Diabetes is a chronic condition which does not discriminate between genders. However, women have a different set of difficulties with regards to overseeing diabetes. Every woman has a different cycle of menstruation ranging from 20 to 40 days or more. And in some cases, the cycle changes regularly. Diabetes and periods are closely related.
Unusually long or infrequent menstrual cycles might be connected to insulin resistance. This acts as a barrier to process sugar and supply glucose to sugar levels.
Why do periods affect sugar levels?
Now that we have stated the relation between diabetes and periods, we should know why periods affect sugar levels.
Hormones are chemical substances that are secreted by glands to control body functions from simple to complex systems. Surprisingly, the hormones that control the menstruation cycle also affect the sugar levels.
Progesterone is a hormone produced in the ovaries, which helps in regulating menstrual cycles, conception and pregnancy. Increased levels of progesterone can affect insulin sensitivity.
Oestrogen is a key hormone to see how your cells respond to insulin. Oestrogen also regulates insulin resistance.
Both these hormones are at their highest before periods start. As these hormones also play a role in insulin resistance, more insulin is required to keep the sugar levels in control.
Although it is common amongst most women to experience high sugar levels, some women experience hypoglycemia (low sugar levels). This may be due to the increase in oestrogen which has an opposite effect on insulin as compared to progesterone.
Sometimes, before the menstrual cycle there can be an increase in craving for carbohydrates which explains the rise of blood sugar.
Diabetes and Periods – What are the effects?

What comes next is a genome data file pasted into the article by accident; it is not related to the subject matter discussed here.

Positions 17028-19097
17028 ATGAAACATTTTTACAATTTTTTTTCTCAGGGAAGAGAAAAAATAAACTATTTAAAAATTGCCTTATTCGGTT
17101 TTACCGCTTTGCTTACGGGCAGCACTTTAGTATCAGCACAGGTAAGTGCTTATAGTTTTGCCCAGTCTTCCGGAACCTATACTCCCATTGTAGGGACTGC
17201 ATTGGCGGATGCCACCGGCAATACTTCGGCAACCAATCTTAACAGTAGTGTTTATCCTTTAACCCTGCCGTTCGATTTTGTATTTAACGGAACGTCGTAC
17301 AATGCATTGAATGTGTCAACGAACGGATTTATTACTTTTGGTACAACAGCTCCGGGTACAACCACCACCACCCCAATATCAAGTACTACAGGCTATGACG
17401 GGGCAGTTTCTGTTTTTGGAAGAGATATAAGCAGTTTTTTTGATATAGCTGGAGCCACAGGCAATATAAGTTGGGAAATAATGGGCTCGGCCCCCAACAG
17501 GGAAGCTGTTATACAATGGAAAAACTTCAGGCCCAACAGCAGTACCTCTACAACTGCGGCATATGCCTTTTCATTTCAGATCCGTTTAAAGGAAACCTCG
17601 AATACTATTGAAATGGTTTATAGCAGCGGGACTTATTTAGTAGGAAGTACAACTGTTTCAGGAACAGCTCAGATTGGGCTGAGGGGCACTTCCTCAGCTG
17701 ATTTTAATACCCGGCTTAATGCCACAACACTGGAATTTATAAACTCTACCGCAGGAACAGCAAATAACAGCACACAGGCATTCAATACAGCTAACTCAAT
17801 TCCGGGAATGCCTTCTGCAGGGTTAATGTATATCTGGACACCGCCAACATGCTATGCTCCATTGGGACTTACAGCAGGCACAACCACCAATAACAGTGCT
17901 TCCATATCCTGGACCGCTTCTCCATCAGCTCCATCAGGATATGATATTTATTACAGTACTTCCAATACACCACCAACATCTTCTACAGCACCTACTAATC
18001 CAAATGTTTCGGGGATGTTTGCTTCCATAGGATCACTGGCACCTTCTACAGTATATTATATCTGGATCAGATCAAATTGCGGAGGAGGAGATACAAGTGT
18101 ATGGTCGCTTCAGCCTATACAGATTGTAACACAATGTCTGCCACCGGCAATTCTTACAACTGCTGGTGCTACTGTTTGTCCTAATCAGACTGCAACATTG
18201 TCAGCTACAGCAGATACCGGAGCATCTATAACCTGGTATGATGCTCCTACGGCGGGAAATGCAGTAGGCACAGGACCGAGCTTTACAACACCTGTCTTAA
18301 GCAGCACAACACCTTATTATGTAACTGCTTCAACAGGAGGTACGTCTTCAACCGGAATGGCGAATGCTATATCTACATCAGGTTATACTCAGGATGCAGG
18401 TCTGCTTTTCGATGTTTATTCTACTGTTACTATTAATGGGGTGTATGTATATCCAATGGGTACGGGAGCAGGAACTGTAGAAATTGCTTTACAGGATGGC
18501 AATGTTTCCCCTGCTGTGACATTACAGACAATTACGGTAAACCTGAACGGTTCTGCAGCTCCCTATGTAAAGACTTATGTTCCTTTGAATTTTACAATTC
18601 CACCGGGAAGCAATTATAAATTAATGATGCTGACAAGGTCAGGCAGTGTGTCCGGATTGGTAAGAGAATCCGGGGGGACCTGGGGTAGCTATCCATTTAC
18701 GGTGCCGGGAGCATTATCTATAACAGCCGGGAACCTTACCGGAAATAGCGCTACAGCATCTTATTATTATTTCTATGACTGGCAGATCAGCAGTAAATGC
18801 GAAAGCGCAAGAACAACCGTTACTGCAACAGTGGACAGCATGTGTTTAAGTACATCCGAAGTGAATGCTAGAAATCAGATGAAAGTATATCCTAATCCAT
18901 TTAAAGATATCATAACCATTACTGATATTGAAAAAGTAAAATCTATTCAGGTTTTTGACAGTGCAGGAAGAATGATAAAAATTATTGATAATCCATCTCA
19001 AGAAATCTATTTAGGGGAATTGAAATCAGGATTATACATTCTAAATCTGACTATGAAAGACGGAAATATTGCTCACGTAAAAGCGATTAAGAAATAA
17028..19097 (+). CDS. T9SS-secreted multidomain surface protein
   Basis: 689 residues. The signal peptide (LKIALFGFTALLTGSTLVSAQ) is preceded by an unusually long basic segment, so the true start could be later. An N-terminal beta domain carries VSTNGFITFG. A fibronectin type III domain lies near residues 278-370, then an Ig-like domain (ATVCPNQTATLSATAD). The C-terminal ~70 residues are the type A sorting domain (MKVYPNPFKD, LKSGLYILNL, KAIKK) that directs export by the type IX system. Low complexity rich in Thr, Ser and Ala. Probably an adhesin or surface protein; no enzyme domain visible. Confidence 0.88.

Unusual periods indicate metabolic changes that increase risks of insulin resistance. Hence, there are ways when periods affect diabetes.
- There is usually a spike in sugar levels before the menstruation cycle begins.
- Women and girls sometimes experience hypoglycemia.
Diabetes and Periods- How can you control your blood sugar levels during periods?
Every woman is unique in a different way. Some may find their blood sugar to spike before their periods while some might not notice any difference. In fact, there are chances that few might experience hypoglycemia before their menstruation cycle. Before making any changes to your lifestyle, try to know your pattern.
- In Type 1 diabetes, the fasting blood sugar usually rises before your period. However, adjusting the overnight insulin can help. Also, when your periods start and if you notice a drop in sugar levels, re-adjust your insulin level. Make sure you consult your diabetes educator about the same.
With Type 2 diabetes, it is advisable to not take insulin but regular physical activity is a must. This would give you more energy, controlled sugar levels and lesser menstruation side effects.
- Eating low carbohydrate food during periods will help you crave less for food which is high in carbohydrates, high in GI and high in sugar. Chocolates, caffeine and alcohol can make you feel less edgy and affect your mind. Foods which are low in carbohydrates (Glycaemic Index) should be consumed to keep your sugar levels fluctuating. This will help you stay full for a longer period and help you not overeat.
- Try eating in small intervals. If you do eat regularly, then you might reduce the intake of carbohydrate portions during meals to make room for healthy snacking. Fresh or dried fruit, low-fat yoghurt or multi-grain bread is considered to be healthy snacks.
- Limit your salt intake to avoid bloating.
- Regular exercise is a must. This helps you to keep sugar levels in control and helps you feel better.
- Make note of the dates of your periods to keep a track. This will help you to increase the insulin intake a few days before the period starts. As we say, every woman is unique in a different way and therefore periods are one of many factors that can affect sugar levels.
- Pills that prevent pregnancy/ regulate periods can affect the sugar levels because of the hormones present in the pills. Notice your sugar pattern when taking these pills. Moreover, consult your diabetes educator to make any changes in lifestyle.
Menstruation is part of a woman’s life- with or without diabetes. Therefore, the only thing that can be controlled is diabetes. With proper medication and regular monitoring, diabetes management can be made simpler.
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